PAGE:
Sunday, December 23, 2007

Voices for a public inquiry

Star editorial from Saturday:
There are compelling reasons for such a probe, including the importance and value of the truth and integrity to our democratic institutions. Effective democracy demands that the public interest must always take precedence over the private or personal interests of those who enjoy the power and privilege of governing.

If there is any question of that principle being abused, as there was, for example, in the Liberal sponsorship scandal, the only way to restore the public's faith in our system of representative government is to cast a spotlight on the officials in question in order exonerate them or expose their wrongdoing. It is the ultimate form of accountability.
To claim, as some do, that the Schreiber-Mulroney affair is ancient history, and therefore not worth the expense of an inquiry, is to imply that there is some kind of magic dividing point on the time line of history, before which the truth does not matter.

Canadians are entitled to know whether a former prime minister broke faith with the people who put their trust in him, even if it was nearly 15 years ago. And given the circumstances of his dealing with Schreiber – envelopes stuffed with $1,000 bills exchanged in hotel rooms and then squirrelled away in safety deposit boxes and safes with no taxes paid for several years – Mulroney should have the right to explain himself before a full-blown inquiry.

And yes the inquiry will cost money. But keeping our democracy healthy is not something that can be had for free.
A columnist Friday with a similar view, taking on the spin designed to avert a public inquiry on the Mulroney-Schreiber affairs, promised by Harper yet now in jeopardy:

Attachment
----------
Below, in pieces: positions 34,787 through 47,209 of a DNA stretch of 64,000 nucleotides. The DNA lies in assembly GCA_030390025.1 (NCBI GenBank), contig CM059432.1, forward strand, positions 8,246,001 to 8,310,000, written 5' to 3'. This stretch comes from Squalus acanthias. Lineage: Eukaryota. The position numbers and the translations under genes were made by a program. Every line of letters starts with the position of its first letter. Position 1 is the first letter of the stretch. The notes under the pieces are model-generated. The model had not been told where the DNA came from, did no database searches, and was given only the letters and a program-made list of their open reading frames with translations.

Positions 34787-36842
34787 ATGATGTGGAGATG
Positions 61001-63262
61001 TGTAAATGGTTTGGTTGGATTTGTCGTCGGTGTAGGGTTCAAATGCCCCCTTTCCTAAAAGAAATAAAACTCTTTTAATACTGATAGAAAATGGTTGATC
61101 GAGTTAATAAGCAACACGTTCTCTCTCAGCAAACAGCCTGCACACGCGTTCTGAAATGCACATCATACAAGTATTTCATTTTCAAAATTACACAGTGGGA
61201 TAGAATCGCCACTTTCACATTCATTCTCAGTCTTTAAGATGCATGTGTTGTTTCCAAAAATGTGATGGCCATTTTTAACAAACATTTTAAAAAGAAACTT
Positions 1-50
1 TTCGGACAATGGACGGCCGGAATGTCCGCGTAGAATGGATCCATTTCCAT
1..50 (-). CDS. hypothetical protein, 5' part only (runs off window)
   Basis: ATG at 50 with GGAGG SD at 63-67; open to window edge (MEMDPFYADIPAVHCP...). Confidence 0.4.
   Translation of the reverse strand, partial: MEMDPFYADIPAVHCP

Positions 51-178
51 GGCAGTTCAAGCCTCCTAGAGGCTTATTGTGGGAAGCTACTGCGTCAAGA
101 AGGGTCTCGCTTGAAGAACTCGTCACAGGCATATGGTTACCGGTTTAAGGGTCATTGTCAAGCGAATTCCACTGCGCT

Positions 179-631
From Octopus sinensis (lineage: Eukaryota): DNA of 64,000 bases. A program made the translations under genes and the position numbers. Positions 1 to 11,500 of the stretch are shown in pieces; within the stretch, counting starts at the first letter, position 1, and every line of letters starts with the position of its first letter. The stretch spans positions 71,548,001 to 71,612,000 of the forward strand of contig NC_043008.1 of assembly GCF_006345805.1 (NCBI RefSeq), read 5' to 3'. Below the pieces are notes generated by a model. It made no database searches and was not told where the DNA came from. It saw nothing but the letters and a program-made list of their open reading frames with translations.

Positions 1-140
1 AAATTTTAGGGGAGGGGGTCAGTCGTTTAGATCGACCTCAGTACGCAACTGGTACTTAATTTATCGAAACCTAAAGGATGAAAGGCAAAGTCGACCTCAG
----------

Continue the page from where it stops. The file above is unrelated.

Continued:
Aided on air by Elf Ian Macdonald, Mulroney acolyte Bob Fife and Lloyd, who often begins a report with something like, Well, Craig, why are they still beating that dead horse?

“The case for a public inquiry has melted away,” wrote Margaret Wente. There's nothing new, said Chantal H├ębert.

But here's Karlheinz Schreiber: “The story is the payback for money to help someone come to power.” Replete with details: How Franz Josef Strauss dispatched him from Germany to seed right-wingers around the world and eject fakes such as Joe Clark. And where they plotted: the Ritz! They sat around, “And everybody got something,” once Brian took power. Not just contracts but free trade and the rest. We still live with the results. This isn't worth inquiring into? Watergate was just a piddling break-in.

They say “there is nothing to link Mr. Mulroney to the Airbus bribes.” But that may get the sequence wrong. What if Airbus wasn't what the Mulroney crew were owed something for? What if Airbus was what they owed to the Straussians who hoisted them into power? I'm just inquiring.
Yet we will never get any answers if Mulroney and Harper have their way in jettisoning the public inquiry they respectively committed to attend and hold...